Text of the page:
Keeping every country in Europe happy will prove a tough challenge for the newly-elected Uefa president.
Aleksander Ceferin is about to find out, if he did not know it already, that gaining election as UEFA president was the easy part. Achieving anything of significance over the next two years will be far more complex.
At least he has influential support. His 42 votes at Wednesday’s extraordinary congress in Athens, compared with the mere 13 of Dutchman Michael Van Praag, proved the point.
If Ceferin had support in the corridors of power – not “behind the scenes” he insisted – from FIFA president Gianni Infantino and Russia’s multi-tasking Vitaly Mutko then so what? Some of the snarling critiques and barbed questions aimed at the 48-year-old from Slovenia suggested that such manoeuvring was some sort of crime.
What was he supposed to have done to pursue the top job? Send out a prim little email and then sat back and done nothing else before walking on stage in Athens? Is that how Donald Trump or Hillary Clinton are campaigning to reach the White House? Is that how the bosses of the world’s multinationals reached the top of the tree?
Politics is about influence: cosying up to those who possess it already, gaining it and then wielding it. In that game Ceferin played Van Praag right off the park. Indeed, it remains a mystery why the KNVB president did not stage a gracious and diplomatic withdrawal ahead of the vote, when it was already clear that he would be well beaten.
Perhaps he felt a duty to press the issue all the way as a gesture of appreciation towards Belgium and England for coming out on his side a week earlier, albeit far too late to represent anything more than symbolic support.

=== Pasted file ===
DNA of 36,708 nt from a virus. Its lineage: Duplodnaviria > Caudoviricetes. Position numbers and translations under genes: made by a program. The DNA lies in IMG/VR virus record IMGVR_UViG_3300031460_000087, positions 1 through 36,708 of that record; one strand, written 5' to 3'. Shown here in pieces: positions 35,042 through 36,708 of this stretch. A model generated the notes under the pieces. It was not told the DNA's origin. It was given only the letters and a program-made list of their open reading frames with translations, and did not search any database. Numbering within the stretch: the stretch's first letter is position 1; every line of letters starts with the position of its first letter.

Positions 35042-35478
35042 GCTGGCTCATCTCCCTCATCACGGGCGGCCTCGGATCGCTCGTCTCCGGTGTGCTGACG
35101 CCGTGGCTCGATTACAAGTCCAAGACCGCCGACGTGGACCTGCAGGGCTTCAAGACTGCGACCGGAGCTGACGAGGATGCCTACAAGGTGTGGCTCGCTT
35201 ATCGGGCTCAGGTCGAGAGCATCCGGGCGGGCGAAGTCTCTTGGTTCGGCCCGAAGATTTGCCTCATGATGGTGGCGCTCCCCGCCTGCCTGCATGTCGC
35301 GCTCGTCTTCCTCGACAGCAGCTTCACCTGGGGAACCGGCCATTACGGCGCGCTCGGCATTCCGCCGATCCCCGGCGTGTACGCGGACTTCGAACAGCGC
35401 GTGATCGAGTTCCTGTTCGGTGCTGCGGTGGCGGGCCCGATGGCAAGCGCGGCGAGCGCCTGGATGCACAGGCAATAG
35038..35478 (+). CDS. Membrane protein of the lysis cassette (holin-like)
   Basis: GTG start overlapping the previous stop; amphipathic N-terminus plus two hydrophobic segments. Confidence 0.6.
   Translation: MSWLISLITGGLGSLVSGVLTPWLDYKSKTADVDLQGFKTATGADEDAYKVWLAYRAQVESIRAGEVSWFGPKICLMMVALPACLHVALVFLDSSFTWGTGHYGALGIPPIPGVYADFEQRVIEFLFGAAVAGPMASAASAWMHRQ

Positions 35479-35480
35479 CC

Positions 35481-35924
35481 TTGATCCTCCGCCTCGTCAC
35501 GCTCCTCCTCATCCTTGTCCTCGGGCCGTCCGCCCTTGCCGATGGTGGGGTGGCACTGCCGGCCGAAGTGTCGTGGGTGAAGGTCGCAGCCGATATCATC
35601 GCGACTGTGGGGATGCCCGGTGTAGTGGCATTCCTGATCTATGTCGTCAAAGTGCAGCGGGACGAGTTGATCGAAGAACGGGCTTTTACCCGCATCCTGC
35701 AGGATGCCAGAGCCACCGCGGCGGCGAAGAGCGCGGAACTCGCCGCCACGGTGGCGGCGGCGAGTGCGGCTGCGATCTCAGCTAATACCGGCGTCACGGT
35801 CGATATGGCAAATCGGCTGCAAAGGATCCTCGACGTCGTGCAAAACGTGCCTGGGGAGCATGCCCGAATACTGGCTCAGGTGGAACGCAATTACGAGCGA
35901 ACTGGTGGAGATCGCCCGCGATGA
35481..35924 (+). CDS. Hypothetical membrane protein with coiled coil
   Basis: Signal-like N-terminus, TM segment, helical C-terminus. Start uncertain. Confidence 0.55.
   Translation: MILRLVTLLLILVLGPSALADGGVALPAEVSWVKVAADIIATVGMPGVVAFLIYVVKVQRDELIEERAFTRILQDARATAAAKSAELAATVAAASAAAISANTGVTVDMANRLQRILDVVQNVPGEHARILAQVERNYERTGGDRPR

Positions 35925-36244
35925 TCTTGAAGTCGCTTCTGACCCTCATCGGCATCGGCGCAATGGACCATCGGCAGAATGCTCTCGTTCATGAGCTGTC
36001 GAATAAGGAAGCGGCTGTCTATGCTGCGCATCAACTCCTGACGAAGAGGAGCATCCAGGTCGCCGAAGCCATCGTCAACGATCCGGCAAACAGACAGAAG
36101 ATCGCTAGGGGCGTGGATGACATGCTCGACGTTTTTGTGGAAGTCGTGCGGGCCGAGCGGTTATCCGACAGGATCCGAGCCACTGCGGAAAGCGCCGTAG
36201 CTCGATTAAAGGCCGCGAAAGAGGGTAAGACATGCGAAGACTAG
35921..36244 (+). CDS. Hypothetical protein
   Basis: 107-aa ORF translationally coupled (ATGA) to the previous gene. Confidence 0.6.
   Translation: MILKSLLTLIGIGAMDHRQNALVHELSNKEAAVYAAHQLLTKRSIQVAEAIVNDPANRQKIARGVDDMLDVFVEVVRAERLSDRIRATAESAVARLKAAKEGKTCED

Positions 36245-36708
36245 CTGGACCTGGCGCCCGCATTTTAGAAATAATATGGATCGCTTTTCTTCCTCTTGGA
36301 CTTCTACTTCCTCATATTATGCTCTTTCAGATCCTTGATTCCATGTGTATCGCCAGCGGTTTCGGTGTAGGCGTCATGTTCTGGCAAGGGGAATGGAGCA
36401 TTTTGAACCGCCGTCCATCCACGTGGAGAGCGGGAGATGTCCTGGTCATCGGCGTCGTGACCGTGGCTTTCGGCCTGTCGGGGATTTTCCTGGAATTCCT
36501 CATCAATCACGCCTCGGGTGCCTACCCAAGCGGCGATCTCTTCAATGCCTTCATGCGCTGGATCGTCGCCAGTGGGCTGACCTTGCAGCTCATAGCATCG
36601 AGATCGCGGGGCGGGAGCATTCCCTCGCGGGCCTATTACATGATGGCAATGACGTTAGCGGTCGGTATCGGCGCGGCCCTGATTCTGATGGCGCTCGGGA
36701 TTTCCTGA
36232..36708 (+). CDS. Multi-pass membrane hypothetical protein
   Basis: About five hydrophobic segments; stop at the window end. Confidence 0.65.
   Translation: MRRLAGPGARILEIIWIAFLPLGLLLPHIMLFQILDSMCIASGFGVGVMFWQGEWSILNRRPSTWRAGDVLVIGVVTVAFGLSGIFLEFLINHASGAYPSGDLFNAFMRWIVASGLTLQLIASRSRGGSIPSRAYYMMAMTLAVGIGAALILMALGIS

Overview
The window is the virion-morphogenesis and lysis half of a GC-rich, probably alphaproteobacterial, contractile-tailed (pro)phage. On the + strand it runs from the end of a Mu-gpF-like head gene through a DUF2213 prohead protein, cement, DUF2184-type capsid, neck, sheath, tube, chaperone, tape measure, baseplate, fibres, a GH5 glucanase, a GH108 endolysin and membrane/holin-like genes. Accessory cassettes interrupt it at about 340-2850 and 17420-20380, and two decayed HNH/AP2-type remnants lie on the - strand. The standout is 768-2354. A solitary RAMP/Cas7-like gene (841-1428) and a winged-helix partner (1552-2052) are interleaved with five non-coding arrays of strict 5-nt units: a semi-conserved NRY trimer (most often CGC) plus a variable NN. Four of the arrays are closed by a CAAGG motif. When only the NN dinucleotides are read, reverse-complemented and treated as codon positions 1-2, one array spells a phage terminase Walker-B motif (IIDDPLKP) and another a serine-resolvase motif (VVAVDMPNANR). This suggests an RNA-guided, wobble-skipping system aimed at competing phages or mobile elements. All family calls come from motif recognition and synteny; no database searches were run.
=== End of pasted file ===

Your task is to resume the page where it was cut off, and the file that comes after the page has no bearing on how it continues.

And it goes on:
The most biting issue for Ceferin is the anger felt among the middle-rank and small nations at what can only be described as the coup achieved by the major clubs and the UEFA executive committee in stitching up the 2018-21 club competitions deal.
This not only presents Europe’s top four federations with four guaranteed slots apiece in the Champions League group stage but hands the European Club Association a half-share in the new company to control it.
The angry majority have complained long and loud that they were not consulted or warned. Ceferin, on Wednesday, numbered himself among the complainants. That admission, from a man aspiring to lead the organisation and thus presumably with his ear to the ground, was something of an own goal.
Ceferin promised that one of his priorities – along with meeting the staff in Nyon – would be to review the new deal. Those were the fighting words his constituency had wanted to hear. But he has only two and a half years in which to work, which will barely encompass discussions over the 2021-2014 deal.
Also, if he wants to be re-elected then he will be expected to keep the money flowing . . . and that, as was explained very early on to Michel Platini after his own accession in 2007, depends on keeping onside the clubs who lay UEFA’s golden eggs.
Furthermore, Ceferin will be working with the executive committee whose members approved the new deal. Interestingly, the majority are from federations who would have voted him into power and thus have a vested interest in not rocking a boat in which they have been sailing far longer than him.
No, the bigger prize of the Ceferin interim presidency is not the Champions League share-out but the jockeying for places in the bidding queues for the 2024 and 2028 European Championship finals.
The revenue returns for the expanded finals in France this past summer were beyond expectations. No wonder Germany, the Nordics, perhaps Irish, Scots and Welsh, maybe Spain and Portugal as well as other partnerships, will want to stake their claim once the muddled 2020 aberration has been put to bed.
Politics, as former British Prime Minister Sir Harold Wilson once said, is the art of the possible. Aleksander Ceferin must now show his supporters – and his critics – exactly how talented an artist he is.